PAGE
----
Wikiconflits : un corpus de discussions éditoriales conflictuelles du Wikipédia francophone

Auteurs/Authors : Celine Poudat, Natalia Grabar, Camille Paloque-Berges, Thierry Chanier, Jin Kun

Si Wikipédia (WP), qui fête aujourd’hui ses quinze ans, a donné lieu à de nombreuses études et projets de recherche qui ont permis de saisir différents aspects de son fonctionnement, de sa gouvernance ou encore des processus de réécriture à l’œuvre dans les articles, le projet encyclopédique a surtout été observé par les sciences sociales, et la question de l’écriture collaborative a été plutôt abordée du point de vue de la coopération (e.g. Viegas et al. 2004, Brandes & Lemer 2007, Kittur & Kraut 2008, Stvilia et al. 2008) que de celui de l’écriture, et des caractéristiques linguistiques et discursives particulières que le projet encyclopédique et son dispositif induisent.

Le corpus Wikiconflits, qui est l’objet du présent article, a été développé pour pallier cette situation et encourager les études linguistiques sur le projet encyclopédique, du moins est­ ce l’une de nos ambitions.

Wikiconflits s’articule ainsi autour des pages de discussion éditoriale associées aux articles encyclopédiques. Si le processus normal d’une édition d’article sur WP est collaboratif et constructif – c’est le cas de la grande majorité du WP anglophone, la coopération peut être plus ardue et entraîner des conflits éditoriaux.

En tant que frontières de la discussion et la collaboration, les conflits nous semblent des objets particulièrement intéressants à aborder pour caractériser ce nouveau genre discursif de la page de discussion éditoriale et collaborative.

Nous avons ainsi choisi de nous concentrer sur les articles ayant été le lieu de conflits, voire de guerres éditoriales. L’objectif du présent article est de présenter le corpus Wikiconflits, de ses principes de constitution à sa construction, en explicitant également les perspectives de recherche dans lesquelles nous souhaitons le mobiliser.


A Century of Science: Globalization of Scientific Collaborations, Citations, and Innovations

Authors : Yuxiao Dong, Hao Ma, Zhihong Shen, Kuansan Wang

Progress in science has advanced the development of human society across history, with dramatic revolutions shaped by information theory, genetic cloning, and artificial intelligence, among the many scientific achievements produced in the 20th century. However, the way that science advances itself is much less well-understood.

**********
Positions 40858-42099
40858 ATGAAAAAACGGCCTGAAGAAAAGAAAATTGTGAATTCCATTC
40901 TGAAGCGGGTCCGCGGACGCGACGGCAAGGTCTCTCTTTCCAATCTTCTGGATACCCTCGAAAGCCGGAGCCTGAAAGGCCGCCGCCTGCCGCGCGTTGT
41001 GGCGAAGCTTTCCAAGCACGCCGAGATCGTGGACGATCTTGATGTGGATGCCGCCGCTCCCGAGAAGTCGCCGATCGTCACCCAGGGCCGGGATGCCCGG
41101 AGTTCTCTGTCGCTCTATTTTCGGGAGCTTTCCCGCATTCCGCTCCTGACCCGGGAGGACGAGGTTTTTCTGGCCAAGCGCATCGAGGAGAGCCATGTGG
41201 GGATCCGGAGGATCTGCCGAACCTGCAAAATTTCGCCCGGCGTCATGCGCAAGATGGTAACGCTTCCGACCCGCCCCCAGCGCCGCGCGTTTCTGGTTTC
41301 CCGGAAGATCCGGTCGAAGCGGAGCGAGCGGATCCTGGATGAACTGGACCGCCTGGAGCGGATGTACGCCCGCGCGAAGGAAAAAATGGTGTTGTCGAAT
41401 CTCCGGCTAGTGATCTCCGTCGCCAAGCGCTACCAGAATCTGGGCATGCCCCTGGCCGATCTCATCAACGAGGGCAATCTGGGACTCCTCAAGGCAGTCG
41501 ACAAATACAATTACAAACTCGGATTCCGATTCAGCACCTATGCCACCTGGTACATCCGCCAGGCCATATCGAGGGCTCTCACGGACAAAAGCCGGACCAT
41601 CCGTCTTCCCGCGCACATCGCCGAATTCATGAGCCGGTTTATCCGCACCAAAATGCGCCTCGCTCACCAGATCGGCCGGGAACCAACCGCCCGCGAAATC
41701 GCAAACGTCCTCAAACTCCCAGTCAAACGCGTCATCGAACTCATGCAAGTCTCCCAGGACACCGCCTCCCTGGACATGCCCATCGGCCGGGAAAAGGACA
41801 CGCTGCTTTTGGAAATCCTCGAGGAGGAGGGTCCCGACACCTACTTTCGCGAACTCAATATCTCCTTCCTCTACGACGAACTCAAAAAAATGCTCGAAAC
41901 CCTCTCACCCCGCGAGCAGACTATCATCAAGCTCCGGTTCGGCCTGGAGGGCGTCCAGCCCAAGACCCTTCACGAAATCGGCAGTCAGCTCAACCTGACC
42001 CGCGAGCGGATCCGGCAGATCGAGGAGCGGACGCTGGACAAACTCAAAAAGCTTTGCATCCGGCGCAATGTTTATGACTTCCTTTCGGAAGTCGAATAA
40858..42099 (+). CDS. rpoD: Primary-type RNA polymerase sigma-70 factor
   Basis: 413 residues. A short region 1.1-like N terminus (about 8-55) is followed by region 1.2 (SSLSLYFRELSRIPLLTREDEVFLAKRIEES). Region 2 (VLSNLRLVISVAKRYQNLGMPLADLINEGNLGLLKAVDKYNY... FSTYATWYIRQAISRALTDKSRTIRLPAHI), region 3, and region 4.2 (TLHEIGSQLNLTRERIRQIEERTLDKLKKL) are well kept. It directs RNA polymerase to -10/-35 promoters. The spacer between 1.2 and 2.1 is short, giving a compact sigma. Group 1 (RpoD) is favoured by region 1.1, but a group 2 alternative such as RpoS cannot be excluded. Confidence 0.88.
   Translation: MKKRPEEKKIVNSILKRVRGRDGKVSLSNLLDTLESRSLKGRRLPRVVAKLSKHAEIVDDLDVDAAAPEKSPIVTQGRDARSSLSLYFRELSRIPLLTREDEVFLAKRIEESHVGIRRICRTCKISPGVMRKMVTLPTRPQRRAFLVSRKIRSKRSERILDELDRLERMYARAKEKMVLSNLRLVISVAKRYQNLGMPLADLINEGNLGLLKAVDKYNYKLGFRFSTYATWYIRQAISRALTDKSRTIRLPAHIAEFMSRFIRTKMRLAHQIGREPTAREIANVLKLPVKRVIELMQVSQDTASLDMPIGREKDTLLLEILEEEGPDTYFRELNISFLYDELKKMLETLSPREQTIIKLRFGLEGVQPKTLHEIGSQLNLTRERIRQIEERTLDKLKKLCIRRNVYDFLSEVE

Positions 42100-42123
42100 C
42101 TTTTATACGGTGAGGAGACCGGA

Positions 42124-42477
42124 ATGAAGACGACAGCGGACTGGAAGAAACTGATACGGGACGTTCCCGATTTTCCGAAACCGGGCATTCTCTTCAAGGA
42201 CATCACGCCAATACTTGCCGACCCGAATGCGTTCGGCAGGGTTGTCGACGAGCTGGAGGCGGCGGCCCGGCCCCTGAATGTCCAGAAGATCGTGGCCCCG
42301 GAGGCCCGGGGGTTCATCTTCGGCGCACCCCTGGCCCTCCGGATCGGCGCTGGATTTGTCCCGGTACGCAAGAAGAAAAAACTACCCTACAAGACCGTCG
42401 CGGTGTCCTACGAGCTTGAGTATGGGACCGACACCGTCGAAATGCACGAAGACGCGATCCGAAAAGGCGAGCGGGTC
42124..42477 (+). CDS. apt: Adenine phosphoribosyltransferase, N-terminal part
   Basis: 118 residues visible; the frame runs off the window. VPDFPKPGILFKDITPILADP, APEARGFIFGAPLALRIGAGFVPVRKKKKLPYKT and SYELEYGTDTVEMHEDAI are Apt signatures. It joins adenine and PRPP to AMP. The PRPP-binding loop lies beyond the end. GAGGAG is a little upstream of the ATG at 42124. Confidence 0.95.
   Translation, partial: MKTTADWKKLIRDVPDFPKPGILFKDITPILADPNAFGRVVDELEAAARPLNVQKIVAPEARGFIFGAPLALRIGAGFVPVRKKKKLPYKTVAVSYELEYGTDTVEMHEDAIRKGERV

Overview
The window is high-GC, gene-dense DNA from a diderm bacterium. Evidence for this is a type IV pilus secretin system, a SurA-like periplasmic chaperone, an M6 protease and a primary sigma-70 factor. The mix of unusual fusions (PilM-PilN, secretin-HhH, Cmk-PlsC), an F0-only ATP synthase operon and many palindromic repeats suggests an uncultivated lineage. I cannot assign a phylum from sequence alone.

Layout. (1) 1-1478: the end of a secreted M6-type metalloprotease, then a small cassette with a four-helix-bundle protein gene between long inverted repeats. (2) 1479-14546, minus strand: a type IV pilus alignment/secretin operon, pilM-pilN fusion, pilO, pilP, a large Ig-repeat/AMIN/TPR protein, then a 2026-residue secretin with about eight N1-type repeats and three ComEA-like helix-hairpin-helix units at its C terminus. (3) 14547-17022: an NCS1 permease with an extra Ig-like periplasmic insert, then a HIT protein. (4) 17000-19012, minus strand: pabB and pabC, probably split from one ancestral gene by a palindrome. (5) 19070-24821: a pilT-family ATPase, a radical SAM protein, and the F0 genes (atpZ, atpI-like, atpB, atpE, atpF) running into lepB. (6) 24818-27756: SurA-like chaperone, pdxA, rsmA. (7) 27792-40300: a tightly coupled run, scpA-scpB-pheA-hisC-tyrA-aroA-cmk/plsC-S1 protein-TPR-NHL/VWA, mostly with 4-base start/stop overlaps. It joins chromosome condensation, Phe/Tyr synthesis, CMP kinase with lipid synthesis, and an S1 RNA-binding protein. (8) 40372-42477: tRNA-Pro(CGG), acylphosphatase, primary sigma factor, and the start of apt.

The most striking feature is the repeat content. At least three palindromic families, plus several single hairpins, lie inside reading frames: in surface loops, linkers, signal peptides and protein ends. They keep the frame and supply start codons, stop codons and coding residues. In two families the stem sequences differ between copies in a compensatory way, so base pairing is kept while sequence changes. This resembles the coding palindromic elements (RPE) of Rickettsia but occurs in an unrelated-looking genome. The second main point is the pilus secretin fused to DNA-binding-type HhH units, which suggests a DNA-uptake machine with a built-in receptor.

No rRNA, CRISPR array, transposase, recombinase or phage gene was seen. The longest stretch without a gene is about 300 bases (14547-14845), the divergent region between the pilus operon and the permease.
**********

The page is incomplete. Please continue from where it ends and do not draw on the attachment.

In this work, we study the evolution of scientific development over the past century by presenting an anatomy of 89 million digitalized papers published between 1900 and 2015.

We find that science has benefited from the shift from individual work to collaborative effort, with over 90% of the world-leading innovations generated by collaborations in this century, nearly four times higher than they were in the 1900s.

We discover that rather than the frequent myopic- and self-referencing that was common in the early 20th century, modern scientists instead tend to look for literature further back and farther around.

Finally, we also observe the globalization of scientific development from 1900 to 2015, including 25-fold and 7-fold increases in international collaborations and citations, respectively, as well as a dramatic decline in the dominant accumulation of citations by the US, the UK, and Germany, from 95% to 50% over the same period.

Our discoveries are meant to serve as a starter for exploring the visionary ways in which science has developed throughout the past century, generating insight into and an impact upon the current scientific innovations and funding policies.


Should biomedical research be like Airbnb?

Authors : Vivien R. Bonazzi, Philip E. Bourne

The thesis presented here is that biomedical research is based on the trusted exchange of services. That exchange would be conducted more efficiently if the trusted software platforms to exchange those services, if they exist, were more integrated.

While simpler and narrower in scope than the services governing biomedical research, comparison to existing internet-based platforms, like Airbnb, can be informative.

We illustrate how the analogy to internet-based platforms works and does not work and introduce The Commons, under active development at the National Institutes of Health (NIH) and elsewhere, as an example of the move towards platforms for research.

URL : Should biomedical research be like Airbnb?